Ultrarunner/Clinical Nutritionist Offers His Take on High Fat Diet for Endurance Athletes

Carwin LIDr. Carwyn Sharp traces his interest in nutrition to his undergraduate days when he earned a Bachelor of Applied Science in Human Movement Studies at the University of Queensland. He also holds a Master of Science in Kinesiology and Exercise Science from Ball State University and a Ph.D. in Clinical Nutrition/ Nutritionist from The University of Texas Medical Branch at Galveston.  He also has 14 years of coaching experience including as the Head Performance Coach at Elite Training 4 Athletes. In addition, he is an accomplished athlete with a marathon PR of 2:46 and is a competitor in ultra-distance running races.

Today, Sharp is Chief Science Officer for the National Strength and Conditioning Association (NSCA). NSCA LogoHis interest in nutrition is personal as well as professional.

“I got into endurance sports and more recently have been dabbling in a high-fat diet,” Sharp says. “There are a lot of endurance athletes using high-fat diets. You’re training your body to utilize fat.” This approach avoids the problem of carbohydrate-dependency for athletes whose workouts or events, such as marathons or Iron Mans that last three or more hours and require replenishing of the carbohydrates.

“If you’re dependent on a high-carb diet, which most athletes are, you can have a problem,” Sharp says. “You’ve got enough fat to last for days. It intrigued me. The benefits of the high-fat diet opposed to the high-carb diet are pretty evident.” The downside to high-fats diets, he says, is that it leads the body to excrete sodium at a higher rate than carbohydrate users.

I felt better once I had taken the extra sodium. Since then, I always have it around just in case.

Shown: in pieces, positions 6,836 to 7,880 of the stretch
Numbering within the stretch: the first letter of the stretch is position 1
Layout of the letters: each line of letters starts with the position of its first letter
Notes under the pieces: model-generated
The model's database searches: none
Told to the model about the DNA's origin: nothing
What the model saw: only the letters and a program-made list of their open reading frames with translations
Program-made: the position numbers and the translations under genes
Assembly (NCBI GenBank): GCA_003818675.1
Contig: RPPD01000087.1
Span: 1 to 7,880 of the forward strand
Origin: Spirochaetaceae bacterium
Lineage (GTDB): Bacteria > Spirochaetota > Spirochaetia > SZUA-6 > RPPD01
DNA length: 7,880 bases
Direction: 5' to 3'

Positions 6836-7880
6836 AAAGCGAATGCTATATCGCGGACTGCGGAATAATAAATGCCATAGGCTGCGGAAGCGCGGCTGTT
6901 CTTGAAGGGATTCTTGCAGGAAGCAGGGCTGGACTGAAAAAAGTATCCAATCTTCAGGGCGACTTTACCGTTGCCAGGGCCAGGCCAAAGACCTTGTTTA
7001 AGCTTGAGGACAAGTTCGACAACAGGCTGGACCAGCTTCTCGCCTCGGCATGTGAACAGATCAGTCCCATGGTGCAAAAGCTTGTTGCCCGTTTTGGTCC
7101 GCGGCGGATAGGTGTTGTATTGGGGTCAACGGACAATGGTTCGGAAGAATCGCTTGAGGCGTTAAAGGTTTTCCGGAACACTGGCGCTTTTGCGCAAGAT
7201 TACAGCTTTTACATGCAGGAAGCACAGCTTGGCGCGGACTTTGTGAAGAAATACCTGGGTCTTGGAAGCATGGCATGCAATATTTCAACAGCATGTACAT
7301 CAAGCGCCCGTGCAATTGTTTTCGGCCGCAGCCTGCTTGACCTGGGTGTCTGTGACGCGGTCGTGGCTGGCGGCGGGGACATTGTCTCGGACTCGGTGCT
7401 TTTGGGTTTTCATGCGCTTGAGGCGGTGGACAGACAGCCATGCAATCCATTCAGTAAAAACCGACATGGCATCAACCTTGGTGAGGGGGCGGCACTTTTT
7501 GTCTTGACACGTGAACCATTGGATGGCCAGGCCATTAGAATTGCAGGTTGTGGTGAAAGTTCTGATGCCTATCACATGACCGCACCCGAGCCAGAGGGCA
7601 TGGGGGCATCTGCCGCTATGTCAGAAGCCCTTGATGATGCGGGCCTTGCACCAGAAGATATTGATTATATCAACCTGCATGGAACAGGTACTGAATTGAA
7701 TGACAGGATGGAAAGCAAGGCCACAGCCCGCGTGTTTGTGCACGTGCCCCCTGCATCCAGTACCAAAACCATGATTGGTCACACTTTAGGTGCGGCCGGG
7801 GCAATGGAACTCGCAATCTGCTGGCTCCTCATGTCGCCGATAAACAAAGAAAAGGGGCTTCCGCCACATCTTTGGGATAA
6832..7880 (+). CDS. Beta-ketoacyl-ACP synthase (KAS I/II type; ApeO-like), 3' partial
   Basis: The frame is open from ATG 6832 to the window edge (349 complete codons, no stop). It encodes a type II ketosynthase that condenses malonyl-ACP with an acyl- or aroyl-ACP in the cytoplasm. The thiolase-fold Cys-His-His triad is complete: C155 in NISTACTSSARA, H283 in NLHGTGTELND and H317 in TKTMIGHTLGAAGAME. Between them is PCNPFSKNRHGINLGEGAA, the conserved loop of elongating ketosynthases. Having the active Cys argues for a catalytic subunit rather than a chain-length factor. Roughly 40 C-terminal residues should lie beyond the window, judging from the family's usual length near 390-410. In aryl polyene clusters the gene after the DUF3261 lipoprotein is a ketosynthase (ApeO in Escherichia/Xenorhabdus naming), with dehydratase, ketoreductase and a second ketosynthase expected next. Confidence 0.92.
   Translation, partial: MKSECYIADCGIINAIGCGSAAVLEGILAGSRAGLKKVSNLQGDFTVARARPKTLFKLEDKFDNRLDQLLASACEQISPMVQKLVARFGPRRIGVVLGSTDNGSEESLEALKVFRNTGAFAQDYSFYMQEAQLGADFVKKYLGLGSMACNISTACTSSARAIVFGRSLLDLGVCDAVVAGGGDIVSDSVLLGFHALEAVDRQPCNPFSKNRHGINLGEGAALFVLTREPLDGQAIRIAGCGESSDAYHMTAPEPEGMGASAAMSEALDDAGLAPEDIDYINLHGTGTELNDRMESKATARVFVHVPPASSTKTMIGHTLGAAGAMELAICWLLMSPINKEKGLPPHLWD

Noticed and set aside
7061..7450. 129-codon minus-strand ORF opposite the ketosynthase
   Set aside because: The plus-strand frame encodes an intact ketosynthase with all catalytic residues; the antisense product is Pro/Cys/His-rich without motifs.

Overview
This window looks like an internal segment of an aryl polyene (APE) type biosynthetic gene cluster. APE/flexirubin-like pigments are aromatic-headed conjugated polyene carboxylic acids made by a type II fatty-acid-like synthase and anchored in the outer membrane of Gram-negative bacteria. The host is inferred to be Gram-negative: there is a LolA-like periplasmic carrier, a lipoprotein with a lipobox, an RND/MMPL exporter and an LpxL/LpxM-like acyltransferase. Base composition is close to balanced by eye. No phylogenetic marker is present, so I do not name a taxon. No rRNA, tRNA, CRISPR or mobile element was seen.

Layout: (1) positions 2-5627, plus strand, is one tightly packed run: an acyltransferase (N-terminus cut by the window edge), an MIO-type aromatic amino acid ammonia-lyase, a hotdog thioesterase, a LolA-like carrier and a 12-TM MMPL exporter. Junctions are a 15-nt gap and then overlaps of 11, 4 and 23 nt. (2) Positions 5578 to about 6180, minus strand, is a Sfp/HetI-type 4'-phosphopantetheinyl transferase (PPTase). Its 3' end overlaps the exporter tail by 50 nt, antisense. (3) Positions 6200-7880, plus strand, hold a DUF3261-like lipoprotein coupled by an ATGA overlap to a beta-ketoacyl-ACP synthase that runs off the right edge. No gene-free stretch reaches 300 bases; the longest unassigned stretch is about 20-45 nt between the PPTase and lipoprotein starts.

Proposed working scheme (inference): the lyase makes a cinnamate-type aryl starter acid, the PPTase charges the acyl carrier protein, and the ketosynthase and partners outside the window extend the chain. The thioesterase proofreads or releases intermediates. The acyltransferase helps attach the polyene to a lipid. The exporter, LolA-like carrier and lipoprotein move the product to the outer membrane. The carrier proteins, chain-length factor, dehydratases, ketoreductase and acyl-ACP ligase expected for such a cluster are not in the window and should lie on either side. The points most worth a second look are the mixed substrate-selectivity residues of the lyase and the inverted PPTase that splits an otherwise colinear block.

“You need to replace a lot of fluids and a lot of electrolytes,” he says, especially in the high-altitude area like Colorado Springs where I live.

I was looking for a product I could take during longer workouts. When you go out on these long training bouts or race events, having something palatable is very helpful. A lot of times when you’re running, you don’t have access to soup along the way. You want something tasty as opposed to water and tablets. For me, I was having some GI problems. I have a fairly sensitive stomach. You want something in liquid form.”

Sharp met David Belaga of The Right Stuff at an NSCA conference and tried the product during the 2013 Leadville Trail 100 (mile) race in Colorado.Leadville Series

“I was really dehydrated,” Sharp recalls. “I felt better once I had taken The Right Stuff. Since then, I always have it around just in case. I recommend it to athletes. I recommend it to anybody who’s interested in trying a higher-fat diet. It certainly something worth trying. One of the keys is that it is a no-calorie product. I think some people consume too many calories.”

[Editor’s Note: The Right Stuff® is NSF Certified for SportCertified for Sport Mark_Blue 633KB which means every batch is tested and cleared not to contain any banned substances, heavy metals or any other adulterants; learn more: http://nsfsport.com/listings/certified_products_results.asp ]

Decades of Competing in Endurance Races Equals Many Years of Success

Decades of Competing in Endurance Races Equals Many Years of Success

greer 2Mike Greer, who grew up running track and playing football near Lubbock, Tex., was a heavy-sweating athlete long before anyone invented electrolyte-replacement sports drinks. “I wonder how any of us even lived,” he says. “They wouldn’t allow us to hydrate during workouts or after workouts sometimes.”